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Can Your New Fitbit Detect AFib?

  • Posted on: Dec 17 2022
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Can a wearable fitness tracker actually detect cardiovascular conditions like arrhythmias?

Holidays, like Christmas, have been anything but normal for the past few years. The typical flurry of parties and gatherings has been severely limited, if not canceled altogether. For most of us, losing the ability to get together with family and friends has been one of the hardest parts of the COVID years, and it seems especially difficult during the holidays. 

One thing that the pandemic does not seem to have put much of a dent in, however, is our ability to exchange gifts. We may be doing the bulk of our shopping online these days, but we’re still searching for the perfect Christmas presents for our loved ones, and, for many, that has been some sort of wearable fitness tracker, like the Apple Watch or Fitbit. Whether that is due to a new interest in fitness as a result of extra “at home” time on our hands or the actual need for increased exercise stemming from the fact that an awful lot of that time was spent on the couch watching Netflix, these devices have become extremely popular.

We all know that interest in fitness devices, like New Year’s resolutions, has a tendency to peak at the beginning of the year and quickly fade as time passes. This is unfortunate, in general, and may even be more so when it comes to something like the Fitbit, which has been shown to have the ability to not only track our steps and monitor heart rate while taking those steps but to also detect undiagnosed atrial fibrillation. 

What Is Atrial Fibrillation?

Atrial fibrillation, or AFib, is a form of a heart condition in which the heart rate or rhythm is off. This can mean that it beats too fast, not fast enough or that the rhythm is irregular. While not generally life-threatening, arrhythmias can lead to extremely serious conditions, such as cardiac arrest or stroke.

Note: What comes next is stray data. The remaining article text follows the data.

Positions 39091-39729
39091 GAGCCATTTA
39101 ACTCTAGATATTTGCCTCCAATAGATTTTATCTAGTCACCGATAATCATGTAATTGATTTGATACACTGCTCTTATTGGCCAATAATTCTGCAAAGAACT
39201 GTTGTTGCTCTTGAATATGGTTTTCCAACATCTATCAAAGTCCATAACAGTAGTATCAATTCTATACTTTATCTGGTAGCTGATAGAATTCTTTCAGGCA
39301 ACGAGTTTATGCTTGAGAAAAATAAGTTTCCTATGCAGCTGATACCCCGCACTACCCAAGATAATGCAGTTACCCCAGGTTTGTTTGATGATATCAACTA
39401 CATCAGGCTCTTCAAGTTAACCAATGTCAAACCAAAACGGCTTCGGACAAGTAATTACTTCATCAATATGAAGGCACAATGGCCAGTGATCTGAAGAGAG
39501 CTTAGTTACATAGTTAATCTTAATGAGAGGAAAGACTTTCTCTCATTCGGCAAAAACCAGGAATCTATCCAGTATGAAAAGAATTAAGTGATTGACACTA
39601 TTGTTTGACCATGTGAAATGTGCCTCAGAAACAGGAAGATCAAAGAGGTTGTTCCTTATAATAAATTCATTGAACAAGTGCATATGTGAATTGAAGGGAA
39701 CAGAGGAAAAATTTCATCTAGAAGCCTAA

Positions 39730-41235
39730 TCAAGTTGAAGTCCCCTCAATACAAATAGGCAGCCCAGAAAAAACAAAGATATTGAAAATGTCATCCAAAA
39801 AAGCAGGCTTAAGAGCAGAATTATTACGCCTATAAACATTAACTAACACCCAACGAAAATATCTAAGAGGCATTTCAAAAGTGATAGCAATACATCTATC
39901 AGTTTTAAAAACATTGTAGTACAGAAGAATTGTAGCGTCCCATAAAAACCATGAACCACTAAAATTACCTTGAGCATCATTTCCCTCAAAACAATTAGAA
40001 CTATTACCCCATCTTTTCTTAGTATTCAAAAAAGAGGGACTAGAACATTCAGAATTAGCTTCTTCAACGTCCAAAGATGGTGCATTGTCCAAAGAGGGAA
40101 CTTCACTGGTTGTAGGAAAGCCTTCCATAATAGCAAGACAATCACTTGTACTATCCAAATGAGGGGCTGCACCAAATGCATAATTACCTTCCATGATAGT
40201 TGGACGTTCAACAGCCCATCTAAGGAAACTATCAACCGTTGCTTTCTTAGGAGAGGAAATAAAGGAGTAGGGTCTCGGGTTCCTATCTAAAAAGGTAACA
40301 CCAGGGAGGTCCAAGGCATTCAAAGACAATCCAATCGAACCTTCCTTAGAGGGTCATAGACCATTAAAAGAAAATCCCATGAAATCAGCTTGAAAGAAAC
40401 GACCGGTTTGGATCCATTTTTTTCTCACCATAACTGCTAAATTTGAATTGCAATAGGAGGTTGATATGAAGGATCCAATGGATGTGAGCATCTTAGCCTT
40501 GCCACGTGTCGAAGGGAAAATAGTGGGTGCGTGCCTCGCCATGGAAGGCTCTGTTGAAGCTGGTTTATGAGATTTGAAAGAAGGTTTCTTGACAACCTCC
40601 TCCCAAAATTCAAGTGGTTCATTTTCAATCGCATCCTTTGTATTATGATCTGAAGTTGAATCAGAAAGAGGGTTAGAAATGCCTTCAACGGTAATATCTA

Irregular heartbeat is associated with atrial fibrillation and can frequently be the cause of a stroke. Other types of arrhythmia include: 

  • Tachycardia – with this type of arrhythmia, the heart may beat more than 100 beats per minute
  • Bradycardia – a form of slower than normal heart rate, less than 60 beats per minute
  • Fibrillation or flutter – besides the irregular heartbeat found with AFib, ventricular fibrillation is considered the most serious type of arrhythmia, with in excess of 200,000 deaths a year believed to be associated with it    
  • Premature contraction – often characterized as the heart “skipping a beat” this is actually an early or extra heartbeat 

One of the dangers with conditions of the heart is that they are not always detected before significant damage has been done. This makes the recent studies done by Apple and Fitbit documenting the reliability of the heart monitoring functions of their devices very encouraging. “Detection of Atrial Fibrillation in a Large Population using Wearable Devices: the Fitbit Heart Study,” was presented at the American Heart Association’s Scientific Sessions (AHA) 2021. Their findings suggest that their device may be able to predict atrial fibrillation 98% of the time. 

It would, of course, be foolish to trust the health of your heart to a Fitbit or any other sort of personal device. But it couldn’t hurt to discuss the possible benefits with your cardiologist or healthcare professional at your next appointment. 

At Cardiovascular Wellness, our mission is to provide outstanding, timely, and personalized care to all of our patients. We are committed to improving your quality of life by designing a comprehensive plan of heart care, individualized to your needs. Information on locations and office hours for Cardiovascular Wellness can be found by clicking here.

Posted in: Heart Disease

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